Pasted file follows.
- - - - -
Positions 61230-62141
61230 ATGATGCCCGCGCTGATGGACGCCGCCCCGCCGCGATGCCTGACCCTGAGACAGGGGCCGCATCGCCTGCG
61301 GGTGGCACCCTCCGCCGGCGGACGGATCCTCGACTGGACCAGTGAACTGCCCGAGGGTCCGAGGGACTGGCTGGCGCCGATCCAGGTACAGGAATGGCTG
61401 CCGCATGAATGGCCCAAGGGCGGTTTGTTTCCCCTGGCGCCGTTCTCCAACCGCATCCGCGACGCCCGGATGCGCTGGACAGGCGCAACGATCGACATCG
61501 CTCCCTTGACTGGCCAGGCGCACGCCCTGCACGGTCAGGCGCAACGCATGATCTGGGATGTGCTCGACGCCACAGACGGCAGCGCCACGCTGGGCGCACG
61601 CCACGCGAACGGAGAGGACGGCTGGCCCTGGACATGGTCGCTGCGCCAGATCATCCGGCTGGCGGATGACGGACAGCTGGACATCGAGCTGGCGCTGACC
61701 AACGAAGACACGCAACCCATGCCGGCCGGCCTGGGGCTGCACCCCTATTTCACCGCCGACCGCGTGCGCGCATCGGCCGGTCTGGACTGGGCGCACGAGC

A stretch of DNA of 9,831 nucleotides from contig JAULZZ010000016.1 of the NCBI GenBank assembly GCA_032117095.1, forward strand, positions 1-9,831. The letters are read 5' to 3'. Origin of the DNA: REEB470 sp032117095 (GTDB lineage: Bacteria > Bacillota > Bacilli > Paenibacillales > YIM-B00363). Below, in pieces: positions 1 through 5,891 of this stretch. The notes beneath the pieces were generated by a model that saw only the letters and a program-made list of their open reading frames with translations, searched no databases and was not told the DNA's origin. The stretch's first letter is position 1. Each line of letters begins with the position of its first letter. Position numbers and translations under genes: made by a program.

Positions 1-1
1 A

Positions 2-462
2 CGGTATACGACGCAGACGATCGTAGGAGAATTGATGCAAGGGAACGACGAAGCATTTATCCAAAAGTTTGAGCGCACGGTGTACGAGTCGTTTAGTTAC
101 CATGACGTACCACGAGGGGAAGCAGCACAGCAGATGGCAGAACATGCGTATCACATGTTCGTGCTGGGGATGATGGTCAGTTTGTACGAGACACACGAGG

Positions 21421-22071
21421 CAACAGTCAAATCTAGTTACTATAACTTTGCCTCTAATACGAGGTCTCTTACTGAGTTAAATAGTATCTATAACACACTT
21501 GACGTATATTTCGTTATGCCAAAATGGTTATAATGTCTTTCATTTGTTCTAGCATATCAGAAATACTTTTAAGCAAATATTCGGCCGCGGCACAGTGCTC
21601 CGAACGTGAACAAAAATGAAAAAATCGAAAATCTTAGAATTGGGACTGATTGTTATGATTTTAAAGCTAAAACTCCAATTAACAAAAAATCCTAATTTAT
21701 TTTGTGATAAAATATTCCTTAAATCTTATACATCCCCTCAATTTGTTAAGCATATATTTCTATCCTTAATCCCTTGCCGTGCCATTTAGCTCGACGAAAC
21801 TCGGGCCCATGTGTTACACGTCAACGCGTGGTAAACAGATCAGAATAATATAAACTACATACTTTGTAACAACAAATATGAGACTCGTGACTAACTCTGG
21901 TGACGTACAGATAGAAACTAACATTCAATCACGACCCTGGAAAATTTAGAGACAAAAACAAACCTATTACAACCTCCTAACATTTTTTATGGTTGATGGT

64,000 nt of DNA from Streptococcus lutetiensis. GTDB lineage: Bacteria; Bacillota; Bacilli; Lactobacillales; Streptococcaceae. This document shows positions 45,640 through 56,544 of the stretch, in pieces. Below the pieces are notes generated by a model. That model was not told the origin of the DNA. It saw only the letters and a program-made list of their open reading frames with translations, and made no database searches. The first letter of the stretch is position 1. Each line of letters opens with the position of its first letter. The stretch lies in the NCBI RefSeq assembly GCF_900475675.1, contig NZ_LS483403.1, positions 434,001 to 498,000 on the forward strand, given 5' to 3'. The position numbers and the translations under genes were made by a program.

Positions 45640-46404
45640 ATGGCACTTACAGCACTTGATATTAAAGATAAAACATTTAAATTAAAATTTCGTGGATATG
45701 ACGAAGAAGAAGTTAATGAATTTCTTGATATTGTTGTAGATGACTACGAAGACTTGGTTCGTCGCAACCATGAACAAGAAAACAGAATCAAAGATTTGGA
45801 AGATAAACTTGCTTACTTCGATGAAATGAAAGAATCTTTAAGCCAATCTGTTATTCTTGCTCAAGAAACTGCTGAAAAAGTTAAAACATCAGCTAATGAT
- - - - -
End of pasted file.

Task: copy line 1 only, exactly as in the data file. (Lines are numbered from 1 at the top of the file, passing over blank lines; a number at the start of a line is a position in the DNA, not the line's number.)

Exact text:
Positions 61230-62141